Essex Boys - Review

by Julie Kimpton and Heather Williams

Last Update: 05 April 2000
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Warning! Spoilers!

It looks like scissors cutting a light silk curtain, but somehow you know it must be a knife ripping through flesh. With the cloying agony of fingernails clawing down a blackboard, as soon as the opening titles hit the screen, you know that Essex Boys is going to be no easy ride.

Essex Boys is a snapshot of life in the Essex underworld, narrated by Billy Reynolds (Charlie Creed-Miles), a young taxi driver who is hired by John Dyke (Tom Wilkinson) as a driver for Jason Locke (Sean Bean), a local villain who has just been released from a five year prison sentence.

Billy is a wannabe on the periphery of Locke's shady world. He has carried out small delivery jobs for Dyke in the past with no questions asked, and is impressed by the glamour of Locke's lifestyle. He's envious of the big cars, the money, and - absurdly - that he manages to get into nightclubs without queuing.

This is the life that Billy yearns after. This is what he wants. But he soon sees that it goes way beyond that. His naive ideals of a glamorous lifestyle are quickly shattered as he realizes he's in way too deep - and that being part of Locke's circle has a very uncompromising downside.

Jason Locke is a man with absolutely no redeeming qualities whatsoever.

Unflinching in its dialogue and depiction, Essex Boys is a brilliantly acted portrayal of the lives of a disparate group of villains who form the underbelly of Essex society. Occasionally, this uncompromising inside look makes the hairs on the back of your neck prickle. At times, it is not an easy film to watch, and there are scenes of frighteningly realistic violence. There are moments when Sean Bean's character is relentless in his brutality, letting fly with a viciousness that is almost palpable.

"Jason is a volatile time-bomb just waiting to go off," Sean says. "He's headstrong and very temperamental. He will fly off the handle without notice, and it's this unpredictability that makes him very dangerous to be around."

Too true. His performance was disturbingly believable.

Director Terry Winsor adds, "The violence is pretty real, and it's not done for fun."

Terry Winsor's direction is a masterpiece. He has equated it to Martin Scorsese's Goodfellas, and there will inevitably be comparisons with Gary Oldman's recent Nil by Mouth. But unlike the factual, documentary style of Scorsese's film, or the fly-on-the-wall approach of Oldman, Winsor and co-writer-producer Geoff Pope have gone for a style that is largely driven by narrative.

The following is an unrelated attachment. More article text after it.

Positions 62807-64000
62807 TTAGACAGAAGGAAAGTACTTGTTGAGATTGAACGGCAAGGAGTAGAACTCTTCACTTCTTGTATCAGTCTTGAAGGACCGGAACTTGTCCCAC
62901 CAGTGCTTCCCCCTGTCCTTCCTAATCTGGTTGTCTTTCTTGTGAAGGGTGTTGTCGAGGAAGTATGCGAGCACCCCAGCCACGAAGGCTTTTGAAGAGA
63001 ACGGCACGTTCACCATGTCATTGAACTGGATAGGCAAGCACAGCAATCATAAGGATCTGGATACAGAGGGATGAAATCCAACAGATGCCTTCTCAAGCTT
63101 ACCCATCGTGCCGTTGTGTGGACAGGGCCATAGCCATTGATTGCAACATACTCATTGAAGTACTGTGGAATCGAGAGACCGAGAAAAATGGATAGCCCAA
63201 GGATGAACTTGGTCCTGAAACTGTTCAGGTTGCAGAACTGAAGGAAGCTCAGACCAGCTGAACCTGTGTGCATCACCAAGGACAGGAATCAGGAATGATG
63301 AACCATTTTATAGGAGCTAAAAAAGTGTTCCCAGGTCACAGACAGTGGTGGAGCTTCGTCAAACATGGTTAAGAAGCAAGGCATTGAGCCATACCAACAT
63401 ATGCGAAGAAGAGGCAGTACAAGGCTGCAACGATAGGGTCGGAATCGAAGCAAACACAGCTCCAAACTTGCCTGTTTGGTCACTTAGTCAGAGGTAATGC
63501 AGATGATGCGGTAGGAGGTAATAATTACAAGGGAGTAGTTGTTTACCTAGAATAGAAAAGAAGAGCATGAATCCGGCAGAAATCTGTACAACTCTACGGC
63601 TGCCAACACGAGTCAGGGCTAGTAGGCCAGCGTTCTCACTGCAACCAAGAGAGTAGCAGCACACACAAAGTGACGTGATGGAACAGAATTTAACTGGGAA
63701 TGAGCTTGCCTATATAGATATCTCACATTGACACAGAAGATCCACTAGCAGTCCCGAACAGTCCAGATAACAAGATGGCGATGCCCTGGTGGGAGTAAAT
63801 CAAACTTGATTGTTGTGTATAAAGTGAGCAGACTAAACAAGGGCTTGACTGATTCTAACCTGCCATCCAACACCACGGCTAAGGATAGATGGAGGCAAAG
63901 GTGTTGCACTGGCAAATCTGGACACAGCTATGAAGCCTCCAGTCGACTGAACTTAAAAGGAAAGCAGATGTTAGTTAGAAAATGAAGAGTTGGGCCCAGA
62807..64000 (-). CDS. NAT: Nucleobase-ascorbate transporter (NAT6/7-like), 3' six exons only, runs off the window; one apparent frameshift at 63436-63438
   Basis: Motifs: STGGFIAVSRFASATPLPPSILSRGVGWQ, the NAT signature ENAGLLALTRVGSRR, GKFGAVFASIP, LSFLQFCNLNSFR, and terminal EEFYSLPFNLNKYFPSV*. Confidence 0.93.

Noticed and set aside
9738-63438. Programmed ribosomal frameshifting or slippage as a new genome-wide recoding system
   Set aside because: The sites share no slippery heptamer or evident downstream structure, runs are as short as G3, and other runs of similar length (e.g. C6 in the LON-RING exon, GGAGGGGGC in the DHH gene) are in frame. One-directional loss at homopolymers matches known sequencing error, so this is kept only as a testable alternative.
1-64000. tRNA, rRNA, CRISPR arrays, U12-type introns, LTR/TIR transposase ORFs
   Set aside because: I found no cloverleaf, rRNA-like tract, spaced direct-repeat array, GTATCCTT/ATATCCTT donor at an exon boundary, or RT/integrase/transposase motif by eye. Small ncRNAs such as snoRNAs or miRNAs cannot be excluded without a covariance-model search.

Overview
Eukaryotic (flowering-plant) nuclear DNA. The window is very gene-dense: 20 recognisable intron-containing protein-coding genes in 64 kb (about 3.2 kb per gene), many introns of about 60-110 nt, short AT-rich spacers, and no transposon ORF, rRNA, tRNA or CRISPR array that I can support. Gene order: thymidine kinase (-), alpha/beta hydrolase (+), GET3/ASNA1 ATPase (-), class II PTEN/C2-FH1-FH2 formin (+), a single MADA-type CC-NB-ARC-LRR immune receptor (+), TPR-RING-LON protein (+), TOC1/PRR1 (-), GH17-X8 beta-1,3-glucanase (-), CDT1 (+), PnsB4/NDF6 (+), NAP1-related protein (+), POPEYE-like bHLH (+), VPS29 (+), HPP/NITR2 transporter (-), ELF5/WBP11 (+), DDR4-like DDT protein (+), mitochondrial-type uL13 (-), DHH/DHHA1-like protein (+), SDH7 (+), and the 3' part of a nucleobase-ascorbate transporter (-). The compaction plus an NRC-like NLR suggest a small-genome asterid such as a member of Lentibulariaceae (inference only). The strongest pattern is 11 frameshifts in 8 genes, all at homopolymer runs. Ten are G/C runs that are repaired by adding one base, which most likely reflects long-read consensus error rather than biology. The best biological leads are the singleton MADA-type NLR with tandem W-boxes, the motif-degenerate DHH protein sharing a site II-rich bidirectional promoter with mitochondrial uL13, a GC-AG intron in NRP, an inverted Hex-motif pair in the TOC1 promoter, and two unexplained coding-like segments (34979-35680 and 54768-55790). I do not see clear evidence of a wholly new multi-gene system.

Sean has worked with Winsor before, in Fools Gold, and seems to work well with his style of direction. Winsor said that the film was not written with particular cast members in mind, but then he backtracks somewhat: "I kind of had Sean at the back of my mind as I'd worked with him before. There was always something that seemed to come back to the qualities that he could offer, and then it became a natural process to offer the part to him."

Those who remember Sean Bean only from roles such as Mellors, the gamekeeper in Lady Chatterley, and Sharpe, where he plays the hero, famous for getting out of his clothes and into bed with the ladies, might be disappointed by Essex Boys. But fans of Sean Bean (an actor of consummate skill and considerable range - witness Caravaggio, The Field and Clarissa) will be stunned by his performance as the volatile, brutal Locke.

The relationship between Jason Locke and his wife Lisa (Alex Kingston) is an important part of the plot, and their interaction is explored in some depth. Lisa is a very strong character; she has to be, to survive in Locke's world. Several scenes involve Lisa being violently assaulted by Locke, who is paranoid that she has "played away" during his time inside.

Alex Kingston was understandably nervous about filming some of these scenes, but found that working with Sean made the process easier. "I'm an instinctive actress, and watching Sean he seems to be an instinctive actor too. He's very at home physically with his body. We seemed to work together well as a couple - we were well matched."